My new neighborhood in Belgrade is called Dorćol.
It is not far from the Danube and it has a kind of "On The Waterfront" quality of old streets and industrial warehouses common to riverside living.
This is my street. What, can't read the cyrillic street sign?
Here's my apartment building. It has a wrought iron gated entrance and the stairway looks a bit industrial/spartan but the place is really nice and light and airy.
This is my corner store of the Mom and Pop variety featured worldwide. Nelson Algren could have written about Lefty Bicek going there to get a "Bottle Of Milk For Mother".
Some buildings remind me of Old Havana with their crumbling facades and interesting architectural details.
There is a green market a few blocks away. It must be radish season as the place was a riot of endless bunches of red radishes. I hear some people like radishes. I am not one of them. But I was glad to wander this farmer's market and find some fresh produce for healthy eating in the new pad.
More importantly, I was glad to discover that my new neighborhood also featured a bookie joint and a strip bar, just in case I was getting too Mr. Natural for what is, after all, Eastern Europe.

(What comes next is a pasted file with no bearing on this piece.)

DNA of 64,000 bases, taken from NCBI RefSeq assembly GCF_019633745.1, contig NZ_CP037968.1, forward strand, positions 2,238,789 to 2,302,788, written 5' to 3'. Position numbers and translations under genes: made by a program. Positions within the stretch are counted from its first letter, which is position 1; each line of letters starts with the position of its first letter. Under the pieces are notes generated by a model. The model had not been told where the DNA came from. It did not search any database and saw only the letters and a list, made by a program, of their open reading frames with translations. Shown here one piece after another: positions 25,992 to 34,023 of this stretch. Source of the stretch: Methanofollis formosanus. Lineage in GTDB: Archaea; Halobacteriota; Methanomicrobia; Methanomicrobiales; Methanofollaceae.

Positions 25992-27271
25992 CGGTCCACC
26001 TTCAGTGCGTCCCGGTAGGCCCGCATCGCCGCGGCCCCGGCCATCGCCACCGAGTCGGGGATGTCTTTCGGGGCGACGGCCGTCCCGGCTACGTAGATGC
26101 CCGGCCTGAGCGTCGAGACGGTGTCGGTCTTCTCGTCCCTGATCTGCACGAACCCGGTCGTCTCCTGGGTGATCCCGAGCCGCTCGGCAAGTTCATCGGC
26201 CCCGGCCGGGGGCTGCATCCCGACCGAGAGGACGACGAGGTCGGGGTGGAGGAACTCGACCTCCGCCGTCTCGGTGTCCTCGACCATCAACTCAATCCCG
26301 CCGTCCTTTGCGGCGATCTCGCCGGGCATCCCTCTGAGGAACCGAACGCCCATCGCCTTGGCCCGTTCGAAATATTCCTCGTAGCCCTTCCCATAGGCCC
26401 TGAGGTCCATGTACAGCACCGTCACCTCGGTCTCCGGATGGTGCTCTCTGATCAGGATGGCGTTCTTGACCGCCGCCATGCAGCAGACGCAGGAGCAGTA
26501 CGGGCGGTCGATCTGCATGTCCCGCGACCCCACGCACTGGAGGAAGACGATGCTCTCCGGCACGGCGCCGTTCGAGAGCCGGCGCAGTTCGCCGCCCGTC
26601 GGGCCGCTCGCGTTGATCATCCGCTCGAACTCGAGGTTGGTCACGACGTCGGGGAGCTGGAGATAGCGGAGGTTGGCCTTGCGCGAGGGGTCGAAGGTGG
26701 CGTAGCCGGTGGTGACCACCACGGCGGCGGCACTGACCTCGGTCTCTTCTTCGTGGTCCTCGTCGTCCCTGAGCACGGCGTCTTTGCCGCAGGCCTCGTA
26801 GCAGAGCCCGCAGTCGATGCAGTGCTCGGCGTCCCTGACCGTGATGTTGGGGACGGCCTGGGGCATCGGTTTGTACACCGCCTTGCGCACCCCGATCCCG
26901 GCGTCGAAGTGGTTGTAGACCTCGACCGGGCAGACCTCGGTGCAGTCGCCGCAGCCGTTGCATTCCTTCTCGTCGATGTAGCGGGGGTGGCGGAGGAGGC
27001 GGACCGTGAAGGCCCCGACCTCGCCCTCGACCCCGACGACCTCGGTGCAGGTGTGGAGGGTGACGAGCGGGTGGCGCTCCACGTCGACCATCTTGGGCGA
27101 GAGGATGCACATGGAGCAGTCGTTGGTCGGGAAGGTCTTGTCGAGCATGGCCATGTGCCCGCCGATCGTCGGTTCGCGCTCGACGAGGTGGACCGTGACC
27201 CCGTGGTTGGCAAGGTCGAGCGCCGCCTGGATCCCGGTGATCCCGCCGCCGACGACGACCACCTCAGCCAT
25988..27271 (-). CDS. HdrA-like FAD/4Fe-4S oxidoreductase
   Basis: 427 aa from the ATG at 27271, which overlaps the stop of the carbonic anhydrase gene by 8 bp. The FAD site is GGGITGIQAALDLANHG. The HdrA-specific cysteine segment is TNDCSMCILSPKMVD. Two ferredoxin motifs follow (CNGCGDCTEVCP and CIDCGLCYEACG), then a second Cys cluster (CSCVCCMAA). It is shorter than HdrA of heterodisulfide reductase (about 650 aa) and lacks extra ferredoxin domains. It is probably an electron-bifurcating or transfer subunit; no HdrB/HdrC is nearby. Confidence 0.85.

At first glance Striptis sounded like a throat lozenge brand, until I was able to translate its neon sign to "striptease".
Back in the '90's NATO bombs fell here, but now there is evidence everywhere of a different kind of "bomber" - the graffiti artists who are tagging the old city. I liked this woman's portrait and the urban landscape it graces.
Today was my first day to wander around after the 24/7 rigors of preparing the movie the last few weeks since I arrived. I feel like I have only barely scratched the surface of my new neighborhood, but so far it reminds me of certain parts of Chicago back in the old days, maybe in the back streets around Goose Island!
No coincidence that Chicago is said to have the second largest Serbian population outside of Belgrade!